It's the festive season and that means everywhere you go, you're likely to
encounter food – at your office party, at friends' houses and, of course, at the traditionally heavy Christmas lunch. People ply guests with tempting trays
of goodies, and immoderation seems to take over when we're faced with fruit
cake, pap and vleis , chakalaka, mince pies and succulent roast turkey.
The trouble is, most of this food is unhealthy and loaded with fat and sugar.
As a result, it bypasses your digestive system entirely and deposits itself
directly on your waistline, hips and thighs.
Remember that food is there for enjoyment, not
indulgence. With that focus in your mind, it helps you
exercise some self-discipline.
When you have been invited to a place where you have no control over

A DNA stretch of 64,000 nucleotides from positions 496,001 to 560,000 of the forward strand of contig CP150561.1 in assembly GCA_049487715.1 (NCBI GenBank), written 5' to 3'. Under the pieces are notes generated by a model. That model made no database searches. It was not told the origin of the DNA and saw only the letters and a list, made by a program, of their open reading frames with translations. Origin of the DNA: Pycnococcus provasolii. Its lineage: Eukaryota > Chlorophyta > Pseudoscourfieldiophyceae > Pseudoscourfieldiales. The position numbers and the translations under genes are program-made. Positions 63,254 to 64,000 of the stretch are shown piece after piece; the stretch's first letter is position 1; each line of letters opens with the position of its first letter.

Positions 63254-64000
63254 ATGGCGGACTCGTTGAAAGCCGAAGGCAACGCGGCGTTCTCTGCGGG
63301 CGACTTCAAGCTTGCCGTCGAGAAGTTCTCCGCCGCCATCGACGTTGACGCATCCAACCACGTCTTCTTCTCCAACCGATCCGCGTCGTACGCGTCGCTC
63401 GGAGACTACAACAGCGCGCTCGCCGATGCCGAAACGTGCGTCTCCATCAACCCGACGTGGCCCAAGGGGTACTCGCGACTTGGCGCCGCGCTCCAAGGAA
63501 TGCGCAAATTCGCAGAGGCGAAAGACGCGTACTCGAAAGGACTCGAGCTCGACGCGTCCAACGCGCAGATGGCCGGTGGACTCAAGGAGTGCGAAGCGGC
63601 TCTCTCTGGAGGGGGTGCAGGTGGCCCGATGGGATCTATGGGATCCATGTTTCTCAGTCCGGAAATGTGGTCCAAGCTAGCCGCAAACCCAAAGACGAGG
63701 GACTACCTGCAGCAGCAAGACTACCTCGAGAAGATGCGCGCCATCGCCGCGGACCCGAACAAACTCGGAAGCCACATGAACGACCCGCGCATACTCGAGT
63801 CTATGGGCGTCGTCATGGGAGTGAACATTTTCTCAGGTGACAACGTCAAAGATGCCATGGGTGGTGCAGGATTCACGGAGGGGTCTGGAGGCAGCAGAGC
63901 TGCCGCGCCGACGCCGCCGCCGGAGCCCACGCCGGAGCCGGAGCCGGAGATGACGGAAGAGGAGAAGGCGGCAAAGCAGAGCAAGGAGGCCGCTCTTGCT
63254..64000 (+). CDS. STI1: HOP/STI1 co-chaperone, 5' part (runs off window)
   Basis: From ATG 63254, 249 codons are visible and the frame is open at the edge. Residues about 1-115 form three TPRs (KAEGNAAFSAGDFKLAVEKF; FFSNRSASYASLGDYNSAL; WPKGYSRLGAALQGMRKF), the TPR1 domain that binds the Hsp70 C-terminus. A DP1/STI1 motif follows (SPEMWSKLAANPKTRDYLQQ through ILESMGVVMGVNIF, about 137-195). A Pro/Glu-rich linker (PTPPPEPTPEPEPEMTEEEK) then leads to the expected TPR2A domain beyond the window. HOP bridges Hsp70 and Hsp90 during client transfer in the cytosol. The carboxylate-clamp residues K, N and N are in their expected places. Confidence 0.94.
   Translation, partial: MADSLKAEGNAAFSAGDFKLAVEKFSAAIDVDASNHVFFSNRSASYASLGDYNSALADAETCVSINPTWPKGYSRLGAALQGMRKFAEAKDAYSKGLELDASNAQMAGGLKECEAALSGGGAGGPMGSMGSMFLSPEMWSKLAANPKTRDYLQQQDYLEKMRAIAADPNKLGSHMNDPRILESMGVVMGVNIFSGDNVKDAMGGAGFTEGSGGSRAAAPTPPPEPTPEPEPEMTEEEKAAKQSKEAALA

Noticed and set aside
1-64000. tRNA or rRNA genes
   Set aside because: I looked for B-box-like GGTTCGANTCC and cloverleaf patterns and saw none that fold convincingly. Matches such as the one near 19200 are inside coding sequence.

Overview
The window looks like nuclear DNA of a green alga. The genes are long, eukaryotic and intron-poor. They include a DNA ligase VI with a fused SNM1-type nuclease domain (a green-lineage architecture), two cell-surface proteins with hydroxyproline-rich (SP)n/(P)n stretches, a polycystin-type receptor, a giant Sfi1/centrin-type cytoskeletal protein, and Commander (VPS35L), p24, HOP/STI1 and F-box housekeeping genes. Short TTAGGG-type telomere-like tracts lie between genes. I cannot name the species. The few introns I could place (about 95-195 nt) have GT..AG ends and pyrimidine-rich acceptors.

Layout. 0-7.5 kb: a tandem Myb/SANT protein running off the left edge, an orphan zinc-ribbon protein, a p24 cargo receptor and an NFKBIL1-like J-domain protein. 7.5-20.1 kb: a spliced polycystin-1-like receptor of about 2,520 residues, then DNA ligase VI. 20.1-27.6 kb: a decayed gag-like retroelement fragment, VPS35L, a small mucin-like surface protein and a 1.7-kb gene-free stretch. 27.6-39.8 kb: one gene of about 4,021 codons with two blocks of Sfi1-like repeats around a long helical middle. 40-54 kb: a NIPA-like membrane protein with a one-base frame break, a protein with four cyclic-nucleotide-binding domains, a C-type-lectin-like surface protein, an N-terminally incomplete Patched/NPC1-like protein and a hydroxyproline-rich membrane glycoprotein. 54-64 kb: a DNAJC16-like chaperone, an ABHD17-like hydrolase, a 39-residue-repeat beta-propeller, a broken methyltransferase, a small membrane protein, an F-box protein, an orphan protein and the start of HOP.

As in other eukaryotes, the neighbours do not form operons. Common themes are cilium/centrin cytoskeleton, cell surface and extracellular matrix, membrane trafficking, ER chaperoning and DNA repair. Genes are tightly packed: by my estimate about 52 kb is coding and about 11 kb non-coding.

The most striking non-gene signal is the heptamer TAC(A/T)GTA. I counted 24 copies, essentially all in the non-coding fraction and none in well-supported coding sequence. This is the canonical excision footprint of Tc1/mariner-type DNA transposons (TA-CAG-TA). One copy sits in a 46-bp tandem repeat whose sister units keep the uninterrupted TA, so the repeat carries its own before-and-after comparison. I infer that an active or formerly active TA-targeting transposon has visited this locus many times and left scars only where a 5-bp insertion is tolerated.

what's in the food, it really helps to pile your plate with fruit and vegetable
dishes, and avoid the fatty stuff.
Dieticians Suna Kassier and Shirley Norman say there's a lot you can
do to avoid putting on weight while still enjoying your food. It's all about
moderation and a balanced approach.
"Think twice before having that extra
helping or extra drink," cautions Kassier. "Over-indulgence makes you
feel sluggish, which is likely to ripple out towards ditching your exercise
regime and other healthy lifestyle habits you've worked so hard to acquire
throughout the year."
She adds that portion control is the way to go. "When ordering off a
menu, ask how large the portions are," she advises. "Order a starter as
a main course, or share your main course with your dining companions.
Alternatively, divide it before you start eating and take the other half home in
a doggy bag, to be enjoyed the next day."
Eating smaller portions will also allow you to enjoy your favourites without
piling on the kilos. In fact, eating a smaller portion of something you enjoy
can often be a lot less fattening than depriving yourself of it completely, and
then bingeing on chocolate afterwards because you feel deprived!